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How to operate and handle merchandise data in EAS Merchandise module with WooCommerce

EAS Merchandise module operation: merchandise data handling with WooCommerce

The main view of the SKU handling area has the following areas:


Figure 1

  1. Filtering area. SKU filtering is possible by inputting values into the filtering attribute fields.
  2. Search area that allows to find needed Item by Name.
  3. Ticking this box adds the merchandise to the list of items that are to be managed.
  4. Sorting button for the product Name (ascending/descending alphabetical order toggled).
  5. Sorting button for the Goods type (Goods/TBE).
  6. Sorting button for HS6+ code (ascending/descending order toggled).
  7.  Shop type button (displays the type of sales software).
  8. Sorting button for product price (ascending/descending order toggled).
  9. Special attributes toggle buttons (ascending/descending order toggled).


Any item or a group of items can have the attributes changed in the Merchandise module.


As long as Merchant’s WooCommerce store and the Merchandise module stay connected (so the keys input from the WooCommerce shop are not revoked, see about keys in Figure 25 and the related description in item 2 of Section 1), any change to the product attributes that is made in the Merchandise module or in the WooCommerce shop will be parsed automatically to the WooCommerce shop or respectfully to the Merchandise module so that the SKU databases are identical.


Deletion/removal of items should only be done from the WooCommerce store but not from the Merchandise module. Deleted items will automatically be deleted from the Merchandise module (page updating may be needed to change the view).

We suggest that any bulk operations for changing product attributes are to be carried out in the Merchandise module. 

Changing any of the attributes needed for EAS operation starts from choosing the list of the products for which the attributes are changed. In the following example, we chose two items for assigning specific attributes. 

In the following example, we first make changes to some attributes to products in the Merchandise module and see how the changes are automatically introduced to the WooCommerce shop.


The items are “T-shirt with logo” and “Sunglasses”. This is how the items are presented in the Merchandise module:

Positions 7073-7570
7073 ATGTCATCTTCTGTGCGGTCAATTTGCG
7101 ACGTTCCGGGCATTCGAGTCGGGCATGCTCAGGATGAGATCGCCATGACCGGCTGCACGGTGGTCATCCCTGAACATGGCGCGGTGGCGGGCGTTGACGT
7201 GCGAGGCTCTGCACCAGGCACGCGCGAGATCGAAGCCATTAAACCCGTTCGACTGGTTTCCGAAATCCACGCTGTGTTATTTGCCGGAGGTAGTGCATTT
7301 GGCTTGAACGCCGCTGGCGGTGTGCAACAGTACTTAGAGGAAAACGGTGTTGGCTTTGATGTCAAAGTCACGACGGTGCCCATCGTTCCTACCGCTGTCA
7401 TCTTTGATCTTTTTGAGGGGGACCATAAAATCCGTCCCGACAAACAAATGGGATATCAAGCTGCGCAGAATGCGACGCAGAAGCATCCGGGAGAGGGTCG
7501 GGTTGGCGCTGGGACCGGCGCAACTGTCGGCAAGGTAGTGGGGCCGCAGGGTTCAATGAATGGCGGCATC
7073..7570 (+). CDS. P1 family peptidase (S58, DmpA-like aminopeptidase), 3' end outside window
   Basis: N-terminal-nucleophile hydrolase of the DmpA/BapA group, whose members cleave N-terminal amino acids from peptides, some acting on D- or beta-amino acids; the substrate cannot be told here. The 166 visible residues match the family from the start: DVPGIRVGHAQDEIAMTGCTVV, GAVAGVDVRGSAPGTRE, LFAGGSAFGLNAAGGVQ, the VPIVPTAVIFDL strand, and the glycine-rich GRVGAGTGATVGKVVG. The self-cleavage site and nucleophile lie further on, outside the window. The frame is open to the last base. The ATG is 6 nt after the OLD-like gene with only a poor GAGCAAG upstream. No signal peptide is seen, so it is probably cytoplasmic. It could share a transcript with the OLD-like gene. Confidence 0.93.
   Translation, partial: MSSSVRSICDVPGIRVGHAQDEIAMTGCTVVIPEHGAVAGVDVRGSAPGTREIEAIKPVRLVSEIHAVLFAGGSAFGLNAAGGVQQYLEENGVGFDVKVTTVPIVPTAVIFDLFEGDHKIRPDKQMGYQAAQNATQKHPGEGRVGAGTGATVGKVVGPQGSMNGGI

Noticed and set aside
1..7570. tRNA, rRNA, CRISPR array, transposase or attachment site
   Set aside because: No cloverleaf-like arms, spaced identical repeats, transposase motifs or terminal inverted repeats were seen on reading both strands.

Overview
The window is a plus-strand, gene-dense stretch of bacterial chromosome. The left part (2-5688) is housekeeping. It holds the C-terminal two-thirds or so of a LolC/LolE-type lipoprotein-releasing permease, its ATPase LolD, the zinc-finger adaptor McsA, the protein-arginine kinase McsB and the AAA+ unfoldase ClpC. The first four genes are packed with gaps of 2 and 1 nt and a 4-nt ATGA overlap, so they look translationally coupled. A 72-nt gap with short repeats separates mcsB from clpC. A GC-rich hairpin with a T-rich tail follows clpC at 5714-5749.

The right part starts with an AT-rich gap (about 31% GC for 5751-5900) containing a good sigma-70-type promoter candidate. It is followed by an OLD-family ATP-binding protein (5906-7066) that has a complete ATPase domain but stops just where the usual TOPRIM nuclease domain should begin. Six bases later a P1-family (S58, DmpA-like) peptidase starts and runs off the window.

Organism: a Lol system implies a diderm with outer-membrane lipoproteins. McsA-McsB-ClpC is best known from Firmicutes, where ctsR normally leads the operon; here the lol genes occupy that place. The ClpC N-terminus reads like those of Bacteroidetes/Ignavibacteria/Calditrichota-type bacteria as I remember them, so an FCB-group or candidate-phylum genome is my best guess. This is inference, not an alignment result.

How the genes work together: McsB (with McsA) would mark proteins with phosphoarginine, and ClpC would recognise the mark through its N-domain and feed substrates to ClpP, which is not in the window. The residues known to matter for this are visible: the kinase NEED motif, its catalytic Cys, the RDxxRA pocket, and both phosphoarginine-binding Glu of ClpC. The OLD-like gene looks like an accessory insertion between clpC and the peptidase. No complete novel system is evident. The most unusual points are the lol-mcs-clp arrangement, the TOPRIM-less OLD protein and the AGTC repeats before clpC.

Figure 2

And this is the items view in the WooCommerce (with attributes):


Figure 3


Figure 4

As a next step we mark the items for handling in the Merchandise module:


Figure 5


And press “EDIT” at the bottom of the page, the attribute change menu appears: 


From the foldout menu, one can choose to bulk assign values to the chosen items.

HS code can be chosen here manually, for automatic assigning of HS6 codes see below.


Seller registration country is assigned to “Belgium” and “Act as disclosed agent” to “Yes” (see Figure 6 below).


Figure 6


Saving changes is confirmed by pressing the “Save” button.

Results could be immediately seen in the Merchandise module with applied changes:


Figure 7


For the automatic rendering of the HS6+ code, an item (“T-shirt with Logos”) is ticked for handling.   Pressing the “HS6+ classification button “at the bottom of the page (see Figure 26 below) renders the HS code:  


Figure 8

With the following result:


Figure 9


Changes automatically parsed to the WooCommerce store. 

See the updated attributes for the “T-shirt with Logos” and for “Sunglasses”.


Figure 10


Figure 11


In the same way, any changes introduced to the product attributes in the WooCommerce store will end up in the Merchandise module.

NOTICE! Parsing data from the Merchandise module to the WooCommerce store and back may require some time. Update the page in the Merchandise module to see the changes to attributes. 
NOTICE! For unimpeded and functional use of the EAS system, it is suggested that ALL special attributes are populated for all Merchants’ SKUs and no special attributes are left unpopulated. EAS system uses internal logic to assign values to blank attribute fields, but the automatic population of the attributes may lead to mistakes in VAT scheme assigning.   


For example, If the Merchant never acts as Electronic Interface, the “Act as a disclosed agent” attribute should be manually populated as “No” for all SKUs.